You may have noticed there were no differing times between manual and automatic transmissions, this because 2020 C2S and C4S trims will initially come standard with Porsche’s new eight-speed PDK dual-clutch automated transmission, up one gear from the outgoing automatic, with a mostly unchanged seven-speed manual gearbox expected later in the year.
The new eight-speed PDK was first introduced in the recently updated Panamera, and despite initially being housed in such a large model, was chosen for the 911 due to space improvements. The gearbox doubles its shafts for a shorter, more compact design, even leaving room for a future electric motor when fitted to a similarly sized housing. This means we should expect a plug-in hybrid version of the 911 sometime in the not-too-distant future, and if the just noted Panamera is anything to go by, it’ll one day be the most potent form of 911 available.
As always, the updated PDK comes with standard steering wheel-mounted paddle shifters, but this time they’re an absolute must because Porsche has replaced the old model’s conventional shift lever with a tiny little electronically actuated nub, saving enough centre console space for a cupholder while modernizing the interior design. Most won’t complain, even old-schoolers wanting to adjust the audio system’s volume and swap stations/tracks via rotating knobs, which can both still be found on the same lower console.
All adjustments are now displayed on a 3.9-inch larger 10.9-inch infotainment touchscreen that also gets better resolution quality and greater depth of colour than its predecessor, plus updated graphics, improved performance, more functions from fewer physical buttons, and most everything else already included with more recently redesigned Porsche models. This said the instrument panel housing all of the above pays much respect to 911s of the ‘60s, ‘70s, ‘80s, and yes even the ‘90s, all of which were only slight adaptations of the same horizontal theme until the aforementioned 996 arrived in 1999. The new IP even incorporates a narrow shelf that mimics the lower edge of the classic dashboard, this one potentially more functional, if attaching car-sized Pokemon or Hello Kitty action figures—sigh, I’ve seen these in Ferraris, Lamborghinis and McLarens too.
Even the comparatively radical 996 didn’t stray too far from the sacrosanct original when it came to organizing its primary gauge cluster, but this time around Porsche went so far as to visually separate each dial like the earlier cars, instead of letting their circular edges bleed into each other. Nevertheless, there’s only one mechanical gauge at centre, the tachometer as always, with the four surrounding dials held in place via virtual reality thanks to large TFT/LCD displays that are also capable of showing route guidance, audio, trip, and cruise information, plus more. Specifically, the right side incorporates the multi-information display as with the 991, whereas the left portion shows a conventional looking speedometer in default mode or the various new advanced driver assistance systems including adaptive cruise control, blindspot warning, lane keeping assist, etcetera.
Being that the 2020 CS and C4S are not yet available we aren’t able to build them in Porsche’s online configurator, but we already know that 18-way adaptive sports seats will be optional, as will a 360-degree surround parking camera that should look fabulous on the new widescreen display, plus new Night Vision Assist that will provide visual assistance for steering clear of pedestrians or animals in the dark via a heat-sensing thermal imaging camera.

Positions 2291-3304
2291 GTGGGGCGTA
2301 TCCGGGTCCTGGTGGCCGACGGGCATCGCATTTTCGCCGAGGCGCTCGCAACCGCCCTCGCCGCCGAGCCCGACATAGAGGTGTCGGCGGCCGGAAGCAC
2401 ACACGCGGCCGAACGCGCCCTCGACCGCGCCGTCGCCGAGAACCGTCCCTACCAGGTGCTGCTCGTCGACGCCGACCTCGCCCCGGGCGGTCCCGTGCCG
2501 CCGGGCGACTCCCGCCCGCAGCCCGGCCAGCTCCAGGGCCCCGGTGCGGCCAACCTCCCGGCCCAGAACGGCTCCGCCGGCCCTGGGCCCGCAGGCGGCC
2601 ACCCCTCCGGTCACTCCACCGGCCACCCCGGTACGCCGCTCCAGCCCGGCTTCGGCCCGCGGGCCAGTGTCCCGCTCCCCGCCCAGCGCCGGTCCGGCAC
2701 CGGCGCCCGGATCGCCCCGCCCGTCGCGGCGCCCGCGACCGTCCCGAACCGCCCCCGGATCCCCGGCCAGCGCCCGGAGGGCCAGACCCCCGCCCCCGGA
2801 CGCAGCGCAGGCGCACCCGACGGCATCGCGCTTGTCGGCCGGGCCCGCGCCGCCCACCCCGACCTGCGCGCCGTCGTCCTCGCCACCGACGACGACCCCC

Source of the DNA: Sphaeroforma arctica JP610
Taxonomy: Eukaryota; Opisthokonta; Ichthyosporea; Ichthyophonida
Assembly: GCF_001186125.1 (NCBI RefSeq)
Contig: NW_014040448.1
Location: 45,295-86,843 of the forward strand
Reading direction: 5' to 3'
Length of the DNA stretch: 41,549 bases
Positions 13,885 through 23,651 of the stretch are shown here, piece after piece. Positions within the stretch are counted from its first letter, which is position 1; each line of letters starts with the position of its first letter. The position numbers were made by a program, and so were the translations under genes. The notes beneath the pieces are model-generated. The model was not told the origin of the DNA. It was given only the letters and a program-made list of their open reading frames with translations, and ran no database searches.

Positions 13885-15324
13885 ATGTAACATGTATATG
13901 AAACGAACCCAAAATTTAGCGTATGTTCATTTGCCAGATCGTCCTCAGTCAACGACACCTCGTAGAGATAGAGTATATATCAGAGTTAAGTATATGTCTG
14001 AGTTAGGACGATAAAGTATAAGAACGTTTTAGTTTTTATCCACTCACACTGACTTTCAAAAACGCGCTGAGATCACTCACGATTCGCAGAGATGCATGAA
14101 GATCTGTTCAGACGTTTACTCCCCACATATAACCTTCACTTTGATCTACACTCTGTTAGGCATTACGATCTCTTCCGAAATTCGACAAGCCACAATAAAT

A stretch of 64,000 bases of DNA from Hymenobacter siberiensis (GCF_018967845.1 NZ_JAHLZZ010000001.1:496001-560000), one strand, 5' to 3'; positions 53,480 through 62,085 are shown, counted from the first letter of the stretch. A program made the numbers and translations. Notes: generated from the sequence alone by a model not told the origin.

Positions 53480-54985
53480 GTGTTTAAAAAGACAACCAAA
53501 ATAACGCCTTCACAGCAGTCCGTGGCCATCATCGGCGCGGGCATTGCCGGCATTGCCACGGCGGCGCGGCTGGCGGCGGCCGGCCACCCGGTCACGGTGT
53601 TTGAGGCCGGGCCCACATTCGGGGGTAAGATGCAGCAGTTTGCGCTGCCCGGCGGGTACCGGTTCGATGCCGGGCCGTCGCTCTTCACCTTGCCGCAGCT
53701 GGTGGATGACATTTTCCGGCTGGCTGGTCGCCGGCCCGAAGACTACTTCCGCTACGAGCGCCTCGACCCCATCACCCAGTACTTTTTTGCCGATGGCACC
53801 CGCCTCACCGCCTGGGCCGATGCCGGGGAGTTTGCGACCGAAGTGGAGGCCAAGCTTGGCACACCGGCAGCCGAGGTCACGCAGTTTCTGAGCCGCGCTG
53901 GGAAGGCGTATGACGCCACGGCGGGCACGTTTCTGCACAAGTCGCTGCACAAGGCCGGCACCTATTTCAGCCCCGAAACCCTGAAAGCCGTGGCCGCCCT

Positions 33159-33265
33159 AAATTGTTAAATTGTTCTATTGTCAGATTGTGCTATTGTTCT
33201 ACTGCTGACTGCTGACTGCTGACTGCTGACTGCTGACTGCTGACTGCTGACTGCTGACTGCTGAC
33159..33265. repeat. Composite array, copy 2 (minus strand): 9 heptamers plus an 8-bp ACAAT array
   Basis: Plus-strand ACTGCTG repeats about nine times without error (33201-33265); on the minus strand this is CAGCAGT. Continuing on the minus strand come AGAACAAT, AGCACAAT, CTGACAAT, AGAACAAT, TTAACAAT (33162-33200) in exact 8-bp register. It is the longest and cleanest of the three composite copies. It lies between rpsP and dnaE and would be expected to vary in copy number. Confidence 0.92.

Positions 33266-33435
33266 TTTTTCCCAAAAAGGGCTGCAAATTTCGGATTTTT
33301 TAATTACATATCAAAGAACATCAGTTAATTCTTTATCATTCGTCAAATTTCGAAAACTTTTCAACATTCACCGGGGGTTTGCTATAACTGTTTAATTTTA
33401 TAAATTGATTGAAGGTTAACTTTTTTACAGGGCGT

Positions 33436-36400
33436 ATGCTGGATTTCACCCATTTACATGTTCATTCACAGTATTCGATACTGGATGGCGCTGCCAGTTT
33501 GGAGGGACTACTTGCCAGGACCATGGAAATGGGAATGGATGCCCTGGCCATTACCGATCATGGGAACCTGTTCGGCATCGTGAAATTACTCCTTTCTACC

We’ve also been told that C2S and C4S brake-rotor sizes and calipers continue forward unchanged from the outgoing models, but new Porsche Surface Coated Brakes (PSCB), which were introduced last year on the new Cayenne, will now be available with the 2020 911. PSCB adds a hardened tungsten-carbide layer to friction surfaces to enhance stopping performance, while they’re said to last longer than conventional cast iron brakes and reduce dust. The calipers will boast bright white paint to separate them from those used for the standard braking system.
Speaking of standard, a new Wet mode detects as little as one millimetre (0.04 inches) of standing water on the road before alerting the driver, who then has the option of adjusting to a more sensitive stability control setting that’s been added to a new version of the same rotating steering wheel-mounted driving mode selector found in the 991. The new 911 will also get standard autonomous emergency braking with moving object detection.
So when can you get the new 2020 Porsche 911 of your choice? As noted the Carrera S and Carrera 4S coupes with the automated PDK gearbox will be first to arrive this summer, after initially launching in Europe. Shortly thereafter we’ll receive Cabriolet versions of the same C2S and C4S models, while later this year we’ll get the base Carrera and Carrera 4 with both manual and PDK transmissions, the former of which should also become available with S models. We can expect the new 992 Turbo to show up at the end of the year, with other models arriving in 2020. Porsche retailers are now placing orders for the Carrera S and 4S.
While you’re waiting to take one for a drive in person, make sure to check out our comprehensive photo gallery above and all of the videos we’ve provided below, the first of which is the 42-minute premiere program that covers every historical 911 era:
The new Porsche 911 world premiere. LIVE from L.A. (42:00):
The new Porsche 911. Timeless machine. (1:24):
The new Porsche 911: Highlight Video. (2:35):
The new Porsche 911: Exterior & Interior Design. (1:09):
The new Porsche 911: First Driving Footage. (0:59):
We covered the refreshed 2019 Macan when it was first introduced last summer, but Porsche didn’t offer up a lot of specific details at the time. Thanks to its North American debut at the Los Angeles…